Five World Championships, four UK Championships and 25 ranking tournaments in all - Ronnie O'Sullivan's trophy cabinet could fill the biggest of Victorian mansions.
And now you can add a fifth Masters title to the list, after Rocket Ronnie stormed to a 10-4 win over Mark Selby in Sunday's final at Alexandra Palace.
Is there no limit to what O'Sullivan can achieve...?
The signs look ominous for the rest of the field - especially when you consider the fact that 38-year-old O'Sullivan dropped just seven frames en route to a memorable Masters title. His long potting was flawless, while his safety play almost unbreakable.
But, most of the time, the Rocket didn't even have to use his vast array of weapons. He just did the simple things - and he did them brilliantly. When asked whether he was unplayable after his 6-0 win over Ricky Walden in the quarter-final, he simply replied that his safety and scoring were "okay." There's a man with high standards for you.
O'Sullivan did admit that he was playing with confidence, though, and some of his break-building was nothing short of breathtaking. But it's nothing new as far as the Rocket is concerned, is it?
The 38-year-old has been leap years above the rest of the field for quite some time now - and that's including the brilliant contenders that are heading the World Rankings: the Selbys, the Neil Robertsons, the Ding Junhuis.
That's because, quite simply, when he wants to be, O'Sullivan is nothing short of magical. And nowadays he wants to be quite often.
Indeed, it is almost unanimously accepted amongst snooker fans that the Rocket is now the greatest player ever to grace the game.
Many have championed the theory for years, while others have simply concluded that he is the game's greatest natural talent - but not best all-round player. Yet with the consistent brilliance O'Sullivan has produced in his thirties, there is less and less doubt that the Rocket is the best player to ever grace a snooker table.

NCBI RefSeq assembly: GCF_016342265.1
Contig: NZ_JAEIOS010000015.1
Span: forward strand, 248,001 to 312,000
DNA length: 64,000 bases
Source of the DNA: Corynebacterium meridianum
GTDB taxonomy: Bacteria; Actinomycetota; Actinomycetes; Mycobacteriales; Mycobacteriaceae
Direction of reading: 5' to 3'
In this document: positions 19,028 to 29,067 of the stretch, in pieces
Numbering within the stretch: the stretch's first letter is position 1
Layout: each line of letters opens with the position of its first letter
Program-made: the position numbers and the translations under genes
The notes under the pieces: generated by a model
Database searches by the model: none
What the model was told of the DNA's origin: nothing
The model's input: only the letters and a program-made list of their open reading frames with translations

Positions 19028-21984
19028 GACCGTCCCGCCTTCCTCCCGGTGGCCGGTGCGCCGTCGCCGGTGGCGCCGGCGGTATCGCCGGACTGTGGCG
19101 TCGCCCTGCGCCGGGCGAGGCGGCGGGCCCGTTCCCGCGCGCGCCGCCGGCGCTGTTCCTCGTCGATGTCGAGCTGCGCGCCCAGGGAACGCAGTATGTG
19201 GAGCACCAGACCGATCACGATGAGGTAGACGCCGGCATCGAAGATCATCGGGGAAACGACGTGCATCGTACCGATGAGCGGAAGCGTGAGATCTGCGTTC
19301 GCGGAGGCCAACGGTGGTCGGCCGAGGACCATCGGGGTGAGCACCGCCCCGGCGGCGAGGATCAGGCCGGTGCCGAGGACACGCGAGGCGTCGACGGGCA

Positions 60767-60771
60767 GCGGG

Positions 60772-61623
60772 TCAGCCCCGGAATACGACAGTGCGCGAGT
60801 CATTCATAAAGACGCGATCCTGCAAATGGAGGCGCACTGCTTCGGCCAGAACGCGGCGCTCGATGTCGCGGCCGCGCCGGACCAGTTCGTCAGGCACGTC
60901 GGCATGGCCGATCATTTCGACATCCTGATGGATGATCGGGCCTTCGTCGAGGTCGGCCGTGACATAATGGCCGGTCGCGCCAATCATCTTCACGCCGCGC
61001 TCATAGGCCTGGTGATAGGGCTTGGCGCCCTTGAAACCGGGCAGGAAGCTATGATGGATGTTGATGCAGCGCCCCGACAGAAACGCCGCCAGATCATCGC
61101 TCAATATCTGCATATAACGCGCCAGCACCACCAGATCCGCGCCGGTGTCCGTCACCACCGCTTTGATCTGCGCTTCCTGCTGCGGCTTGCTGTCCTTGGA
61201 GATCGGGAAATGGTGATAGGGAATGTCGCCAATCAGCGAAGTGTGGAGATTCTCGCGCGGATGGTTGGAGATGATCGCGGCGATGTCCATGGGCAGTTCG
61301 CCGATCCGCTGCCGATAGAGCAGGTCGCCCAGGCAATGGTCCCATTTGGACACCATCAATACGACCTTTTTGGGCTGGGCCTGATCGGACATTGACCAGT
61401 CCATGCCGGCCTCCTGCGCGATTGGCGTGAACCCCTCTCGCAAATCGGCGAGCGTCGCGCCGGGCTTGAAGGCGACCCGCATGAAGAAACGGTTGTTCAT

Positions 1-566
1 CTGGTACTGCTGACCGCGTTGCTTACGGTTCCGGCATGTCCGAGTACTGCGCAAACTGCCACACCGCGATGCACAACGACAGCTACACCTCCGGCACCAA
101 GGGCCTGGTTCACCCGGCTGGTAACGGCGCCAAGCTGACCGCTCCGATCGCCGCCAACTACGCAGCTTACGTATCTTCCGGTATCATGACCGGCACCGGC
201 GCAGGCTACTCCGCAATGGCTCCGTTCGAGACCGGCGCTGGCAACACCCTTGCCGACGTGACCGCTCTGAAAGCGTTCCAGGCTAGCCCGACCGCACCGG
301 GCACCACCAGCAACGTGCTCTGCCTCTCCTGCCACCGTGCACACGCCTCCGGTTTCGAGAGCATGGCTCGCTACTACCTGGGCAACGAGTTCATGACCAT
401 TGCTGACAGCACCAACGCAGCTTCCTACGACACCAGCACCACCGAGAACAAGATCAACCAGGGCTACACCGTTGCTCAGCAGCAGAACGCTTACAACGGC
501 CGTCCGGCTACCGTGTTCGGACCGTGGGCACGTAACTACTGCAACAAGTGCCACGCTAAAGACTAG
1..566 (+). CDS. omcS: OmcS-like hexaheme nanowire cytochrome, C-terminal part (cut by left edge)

Some fans during their week at the Masters remarked at how athletic O'Sullivan made the game look - despite the stop, start nature of the sport. Others were simply dumbfounded by some of his positional shots, while many just gasped with awe at his exquisite potting ability.
And yet the most remarkable thing about all of this is O'Sullivan's age. At 38, the Rocket hasn't lost its engine. Far from looking like a tired, waning force, O'Sullivan is producing some of the best snooker of his whole career - and he is doing it at all of snooker's biggest events, hardly giving anyone else a sniff.
Next up on Ronnie's road to immortal glory is the Crucible Theatre in April, where O'Sullivan will bid for his third consecutive World Championship. You'd be brave to bet against him - and you'd be daft not to appreciate his majestic ability with a snooker cue.
The only question is perhaps how long O'Sullivan can keep this mastery up. But with his tactical approach to the tour, his wise outlook on his health and fitness - and his visible motivation to keep proving himself as the world's finest player, the Rocket may last a good few years yet.
"I have set myself a target of winning the world title when I'm in my 40s. Tom Watson nearly won the Open at 59," O'Sullivan told reporters after Sunday's win.
"The way I've played in the last two years is how I wanted to play for the previous 18. Better late than never, I suppose."